The Bill of Rights in the Supreme Court

While I said a little while ago that my next article would be about the Obama Administration, my research over the past few weeks convinces me that first I should write something on “The Canonization of the Bill of Rights.”  My thesis is that the Bill of Rights became an important concept in the 1930s and 1940s in response to domestic and international pressure and under the guidance of Franklin D. Roosevelt.  I’ve talked about FDR’s use of the Bill in several posts, but now I want to give some background on how the Supreme Court addressed the issue.

Scholars have noted with some surprise that the Supreme Court never referred to the first eight (or ten) amendments as the Bill of Rights until the late nineteenth century. Prior to that time, all cites to the Bill of Rights were either about state constitutions or the English Bill of Rights.  The first cite came in Ex Parte Siebold, a habeas case, where the Court explained that the Federal Government’s powers were limited by a “sufficiently rigid bill of rights for the protection of its citizens from oppression.” This was probably referring to the first set of amendments, though lawyers also referred to Article I, Section 9 as a “bill of rights” because it limited what Congress could do.

The first clear use of the Bill of Rights in the modern sense came in 1893, when the Court said that “the first 10 amendments to the constitution, adopted as they were soon after the adoption of the constitution, are in the nature of a bill of rights.”  Four years later, the Court mentioned “the first 10 amendments to the constitution, commonly known as the ‘Bill of Rights,'” and after that you do find an occasional reference to the Bill in the cases.  What is missing, though, is any sense that the Bill of Rights was important or special.  That did not happen until West Virginia v. Barnette (or so I want to claim).  It’s also interesting to note that (I think) the vellum which is now on display at the National Archives with the Bill of Rights was not publicly venerated until the 1940s, which dovetails nicely with its legal status.

Blogging will be light for the next few weeks, as I have some projects that need attention.

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6 Responses

  1. Dan Cole says:


    Not exactly on point, but yesterday I was teaching an English property case involving the quartering of soldiers in a private house during WW II, and I mentioned the constitutional issue that would raise, if done in the US. Immediately, two student in class turned to each other and high-fived. When I asked them what it was about, they said that they had been waiting all year for any professor to make any kind of reference to their “favorite” amendment, which they consider much and unfairly maligned, compared to the more popular 1st, 2d, and 5th. Needless to say, the rest of the class found it very amusing. My only comment was that it clearly ranked third on Madison’s list.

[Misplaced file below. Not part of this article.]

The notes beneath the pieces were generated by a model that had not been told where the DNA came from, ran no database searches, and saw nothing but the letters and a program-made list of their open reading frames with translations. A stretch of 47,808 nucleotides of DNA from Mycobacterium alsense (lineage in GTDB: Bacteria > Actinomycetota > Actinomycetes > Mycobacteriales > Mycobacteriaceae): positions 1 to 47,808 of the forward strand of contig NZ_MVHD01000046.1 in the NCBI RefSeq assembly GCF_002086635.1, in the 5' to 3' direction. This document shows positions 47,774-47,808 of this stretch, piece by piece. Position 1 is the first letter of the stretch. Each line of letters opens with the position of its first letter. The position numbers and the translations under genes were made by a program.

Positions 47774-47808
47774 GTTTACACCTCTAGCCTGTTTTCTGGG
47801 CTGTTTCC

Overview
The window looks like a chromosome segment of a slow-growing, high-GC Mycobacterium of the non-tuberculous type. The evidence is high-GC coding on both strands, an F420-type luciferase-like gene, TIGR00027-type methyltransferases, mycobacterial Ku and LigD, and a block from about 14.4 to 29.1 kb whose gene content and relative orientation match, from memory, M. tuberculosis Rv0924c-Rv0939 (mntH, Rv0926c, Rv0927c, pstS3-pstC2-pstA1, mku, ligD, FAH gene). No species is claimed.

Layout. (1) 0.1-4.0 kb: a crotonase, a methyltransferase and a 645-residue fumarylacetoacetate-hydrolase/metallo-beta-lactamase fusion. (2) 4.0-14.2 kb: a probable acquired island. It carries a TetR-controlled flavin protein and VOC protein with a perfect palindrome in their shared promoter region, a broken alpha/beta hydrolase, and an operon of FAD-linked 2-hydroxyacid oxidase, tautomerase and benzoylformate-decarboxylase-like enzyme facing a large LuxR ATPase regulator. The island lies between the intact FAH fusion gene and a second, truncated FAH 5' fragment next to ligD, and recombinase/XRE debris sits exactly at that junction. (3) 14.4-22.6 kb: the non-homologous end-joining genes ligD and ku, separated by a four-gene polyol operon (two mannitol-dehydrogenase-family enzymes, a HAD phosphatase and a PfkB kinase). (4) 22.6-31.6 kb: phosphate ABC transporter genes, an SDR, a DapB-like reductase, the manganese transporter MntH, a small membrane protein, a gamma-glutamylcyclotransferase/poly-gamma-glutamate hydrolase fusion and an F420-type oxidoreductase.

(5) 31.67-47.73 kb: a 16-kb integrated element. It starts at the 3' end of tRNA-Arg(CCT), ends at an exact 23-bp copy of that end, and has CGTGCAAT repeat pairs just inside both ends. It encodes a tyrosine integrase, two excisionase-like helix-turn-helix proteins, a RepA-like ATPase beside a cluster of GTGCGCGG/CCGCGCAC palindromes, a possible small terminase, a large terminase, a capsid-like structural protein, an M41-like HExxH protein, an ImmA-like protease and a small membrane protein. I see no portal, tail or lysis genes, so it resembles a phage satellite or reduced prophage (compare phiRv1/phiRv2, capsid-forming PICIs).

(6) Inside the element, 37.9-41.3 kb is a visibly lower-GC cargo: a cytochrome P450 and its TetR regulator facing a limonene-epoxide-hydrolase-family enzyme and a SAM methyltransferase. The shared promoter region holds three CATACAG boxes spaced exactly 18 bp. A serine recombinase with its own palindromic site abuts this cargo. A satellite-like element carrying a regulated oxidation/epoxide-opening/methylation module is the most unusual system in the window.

2. Anthony says:

    You might find this presentation by Laura Weinrib relevant.

    She’s focused primarily on the First Amendment, but it’s an interesting account of how progressives and the ABA came together to endorse the shift to a more rights-based jurisprudence during the late-30s/early-40s.

  3. Joe says:

    Barron v. Baltimore cites Art. 1, sec. 9 as a bor:

    “The ninth section having enumerated, in the nature of a bill of rights, the limitations intended to be imposed on the powers of the general government, the tenth proceeds to enumerate those which were to operate on the state legislatures.”

    As to the first comment, was it not fifth on “Madison’s list”?

  4. Dan Cole says:

    Joe, I have no idea where it was on Madison’s list; I didn’t even know he had a “list” separate from what became the Bill of Rights. I’m not a Con Law scholar, and do not pretend to be.

    BTW, I like the reference to Art. 1, sec. 9 as a Bill of Rights, although it strikes me more as a Bill of Duties. After all, to whom does the “right” against Congress granting titles of nobility belong?


  5. Joe says:

    Dan Cole, I’m going by “My only comment was that it clearly ranked third on Madison’s list.” I thought it was “clear” to you. No problem. My allusion is that the original “list” had two amendments that weren’t ratified with the other BOR, though eventually one became the 27A.

    A bar against nobility is a sort of equal protection guarantee, nobility traditionally providing special privileges that burdened those w/o them.

  6. Dan Cole says:

    I’ve long thought it would be nice to amend the Constitution to allow the government to sell titles of nobility as a means of raising revenues through a non-regressive, non-tax mechanism. Since the plutocracy already act like lords and dukes, we might as well name them as such, so long as the titles come with no special legal or political rights.